As Media Matters for America has documented, scholars and other media figures have also noted that the criticisms in the Almanac of the Federal Judiciary may reflect gender and racial biases. Additionally,The Handbook of Social Psychology — edited by Daniel T. Gilbert, Susan T. Fiske, and Gardner Lindzey, and described by its publisher as "the standard professional reference for the field of social psychology for many years" — cites characterizations similar to those used to describe Sotomayor as being among "Anglos’ generic stereotypes of Latinos":

Stereotypes and especially subtypes of Latino Americans have received even less research attention, probably because most Anglo Americans (the majority of researchers) differentiate less among types of Latinos than Latinos do themselves (Huddy & Virtanen, 1995). Anglos’ generic stereotypes of Latinos include aggressive, poor, lazy, ignorant, loud, unreliable, emotional, unambitious, uneducated, inefficient, rude, messy, unindustrious, family-oriented, and proud (Goodwin & Fiske, 1996; Marin, 1984). The origins of this stereotype content have not been elaborated either, but it might stem from presumed class differences, based on an erroneous assumption that immigrants come from and join only the lower social classes.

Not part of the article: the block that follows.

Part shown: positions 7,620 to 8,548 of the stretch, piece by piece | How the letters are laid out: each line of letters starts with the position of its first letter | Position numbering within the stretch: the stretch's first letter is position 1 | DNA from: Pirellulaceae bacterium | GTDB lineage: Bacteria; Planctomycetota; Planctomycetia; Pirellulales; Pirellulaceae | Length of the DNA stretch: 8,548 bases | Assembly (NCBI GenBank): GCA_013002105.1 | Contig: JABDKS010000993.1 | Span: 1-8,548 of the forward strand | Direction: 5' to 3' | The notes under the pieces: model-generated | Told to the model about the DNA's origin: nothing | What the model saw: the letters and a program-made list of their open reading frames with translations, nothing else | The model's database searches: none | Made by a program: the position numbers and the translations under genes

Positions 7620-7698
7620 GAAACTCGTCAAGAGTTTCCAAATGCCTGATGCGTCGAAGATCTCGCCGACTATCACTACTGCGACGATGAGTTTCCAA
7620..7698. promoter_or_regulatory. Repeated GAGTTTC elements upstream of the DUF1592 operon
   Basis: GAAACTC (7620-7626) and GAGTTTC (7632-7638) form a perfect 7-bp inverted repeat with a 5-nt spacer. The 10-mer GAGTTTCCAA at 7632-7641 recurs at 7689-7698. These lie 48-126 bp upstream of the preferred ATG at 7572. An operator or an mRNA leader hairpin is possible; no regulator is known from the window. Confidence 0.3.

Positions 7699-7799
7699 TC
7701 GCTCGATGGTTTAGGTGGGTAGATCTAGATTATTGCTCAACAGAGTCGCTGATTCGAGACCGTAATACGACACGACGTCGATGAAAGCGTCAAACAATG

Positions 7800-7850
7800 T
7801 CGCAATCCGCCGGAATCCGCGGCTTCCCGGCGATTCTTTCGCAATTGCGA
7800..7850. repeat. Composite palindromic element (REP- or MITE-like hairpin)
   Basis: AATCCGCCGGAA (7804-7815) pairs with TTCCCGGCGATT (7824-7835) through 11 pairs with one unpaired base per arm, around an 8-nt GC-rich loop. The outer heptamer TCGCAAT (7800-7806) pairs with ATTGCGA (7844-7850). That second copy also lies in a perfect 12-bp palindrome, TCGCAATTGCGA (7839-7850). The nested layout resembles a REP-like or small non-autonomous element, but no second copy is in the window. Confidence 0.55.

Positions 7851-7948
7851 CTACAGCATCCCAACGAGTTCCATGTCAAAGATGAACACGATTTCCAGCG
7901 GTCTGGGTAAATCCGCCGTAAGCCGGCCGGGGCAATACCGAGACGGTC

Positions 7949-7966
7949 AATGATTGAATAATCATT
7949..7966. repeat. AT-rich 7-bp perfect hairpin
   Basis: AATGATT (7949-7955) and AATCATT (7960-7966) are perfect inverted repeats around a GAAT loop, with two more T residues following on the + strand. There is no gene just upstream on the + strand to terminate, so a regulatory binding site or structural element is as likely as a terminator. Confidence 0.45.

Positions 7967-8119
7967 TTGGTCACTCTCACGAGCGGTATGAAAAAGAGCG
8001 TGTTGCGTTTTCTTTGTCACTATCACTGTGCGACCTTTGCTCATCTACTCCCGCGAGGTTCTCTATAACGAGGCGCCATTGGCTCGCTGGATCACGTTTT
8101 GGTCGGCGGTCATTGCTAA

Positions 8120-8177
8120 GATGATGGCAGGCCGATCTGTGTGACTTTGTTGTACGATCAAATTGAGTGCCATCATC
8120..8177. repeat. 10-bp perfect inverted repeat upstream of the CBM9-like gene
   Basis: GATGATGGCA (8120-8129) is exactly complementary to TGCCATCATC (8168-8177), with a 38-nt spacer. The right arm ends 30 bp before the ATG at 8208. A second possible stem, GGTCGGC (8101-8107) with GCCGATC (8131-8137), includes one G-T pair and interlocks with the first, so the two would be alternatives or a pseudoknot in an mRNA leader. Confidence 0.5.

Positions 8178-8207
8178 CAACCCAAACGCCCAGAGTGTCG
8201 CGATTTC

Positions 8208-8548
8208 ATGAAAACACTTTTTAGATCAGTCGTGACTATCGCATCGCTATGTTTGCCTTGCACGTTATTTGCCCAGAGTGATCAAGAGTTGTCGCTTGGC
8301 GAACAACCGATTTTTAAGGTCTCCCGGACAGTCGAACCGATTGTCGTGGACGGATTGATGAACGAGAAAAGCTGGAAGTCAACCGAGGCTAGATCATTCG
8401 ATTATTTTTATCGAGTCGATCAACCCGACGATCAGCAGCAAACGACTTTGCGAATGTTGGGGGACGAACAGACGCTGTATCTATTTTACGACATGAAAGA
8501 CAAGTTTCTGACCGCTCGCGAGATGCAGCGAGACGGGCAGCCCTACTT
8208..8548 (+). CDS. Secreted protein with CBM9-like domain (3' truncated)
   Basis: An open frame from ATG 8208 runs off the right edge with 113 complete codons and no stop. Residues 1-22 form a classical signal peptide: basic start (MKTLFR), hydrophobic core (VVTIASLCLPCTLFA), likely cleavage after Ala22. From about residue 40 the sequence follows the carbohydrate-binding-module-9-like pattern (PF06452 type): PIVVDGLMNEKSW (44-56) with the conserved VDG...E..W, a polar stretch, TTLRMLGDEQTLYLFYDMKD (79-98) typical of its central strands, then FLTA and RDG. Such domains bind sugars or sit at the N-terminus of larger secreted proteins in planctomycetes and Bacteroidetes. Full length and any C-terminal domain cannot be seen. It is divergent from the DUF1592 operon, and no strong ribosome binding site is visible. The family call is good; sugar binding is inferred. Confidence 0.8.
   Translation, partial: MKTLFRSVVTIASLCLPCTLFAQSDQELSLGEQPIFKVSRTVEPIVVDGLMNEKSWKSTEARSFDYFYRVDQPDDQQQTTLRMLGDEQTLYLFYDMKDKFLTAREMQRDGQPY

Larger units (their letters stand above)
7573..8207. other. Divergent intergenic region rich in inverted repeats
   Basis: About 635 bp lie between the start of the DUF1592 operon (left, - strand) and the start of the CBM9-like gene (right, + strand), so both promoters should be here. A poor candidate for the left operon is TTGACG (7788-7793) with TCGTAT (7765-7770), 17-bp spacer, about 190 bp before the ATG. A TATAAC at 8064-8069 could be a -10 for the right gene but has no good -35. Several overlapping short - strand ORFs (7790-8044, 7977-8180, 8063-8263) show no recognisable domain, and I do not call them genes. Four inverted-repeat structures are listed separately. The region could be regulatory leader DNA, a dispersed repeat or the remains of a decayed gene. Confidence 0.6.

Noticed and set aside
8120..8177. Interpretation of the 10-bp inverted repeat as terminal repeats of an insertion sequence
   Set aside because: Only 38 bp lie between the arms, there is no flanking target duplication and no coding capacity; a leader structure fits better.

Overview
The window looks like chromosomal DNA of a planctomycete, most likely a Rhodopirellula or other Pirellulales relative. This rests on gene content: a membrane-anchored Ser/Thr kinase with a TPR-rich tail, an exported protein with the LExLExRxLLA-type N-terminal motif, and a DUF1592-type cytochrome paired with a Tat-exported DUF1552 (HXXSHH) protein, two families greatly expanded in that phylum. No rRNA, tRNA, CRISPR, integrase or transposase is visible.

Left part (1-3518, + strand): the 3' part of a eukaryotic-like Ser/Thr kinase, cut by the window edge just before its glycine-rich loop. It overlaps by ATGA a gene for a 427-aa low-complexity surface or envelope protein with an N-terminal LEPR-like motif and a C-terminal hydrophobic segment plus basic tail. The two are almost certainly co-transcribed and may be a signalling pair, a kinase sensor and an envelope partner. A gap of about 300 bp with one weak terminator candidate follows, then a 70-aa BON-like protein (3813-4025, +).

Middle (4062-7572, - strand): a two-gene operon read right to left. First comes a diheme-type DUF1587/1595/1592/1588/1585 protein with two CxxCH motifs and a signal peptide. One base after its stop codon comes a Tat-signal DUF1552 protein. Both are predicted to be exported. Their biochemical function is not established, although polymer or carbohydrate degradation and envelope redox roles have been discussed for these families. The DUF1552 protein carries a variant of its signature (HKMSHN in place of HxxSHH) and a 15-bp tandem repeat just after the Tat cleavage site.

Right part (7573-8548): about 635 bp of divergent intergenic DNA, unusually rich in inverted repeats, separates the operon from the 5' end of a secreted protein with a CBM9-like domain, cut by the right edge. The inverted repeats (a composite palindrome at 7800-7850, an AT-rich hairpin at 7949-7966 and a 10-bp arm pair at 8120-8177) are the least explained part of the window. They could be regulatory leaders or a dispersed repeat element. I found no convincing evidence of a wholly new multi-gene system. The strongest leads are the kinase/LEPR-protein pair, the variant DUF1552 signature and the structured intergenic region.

From the July 14 edition of ABC’s World News with Charles Gibson:

[begin video clip]

CRAWFORD GREENBURG: And Republican Lindsey Graham of South Carolina asked about harsh evaluations from lawyers who have appeared in her courtroom.

GRAHAM: Do you think you have a temperament problem?

SOTOMAYOR: No, sir. I believe that my reputation is such that I ask the hard questions, but I do it evenly for both sides.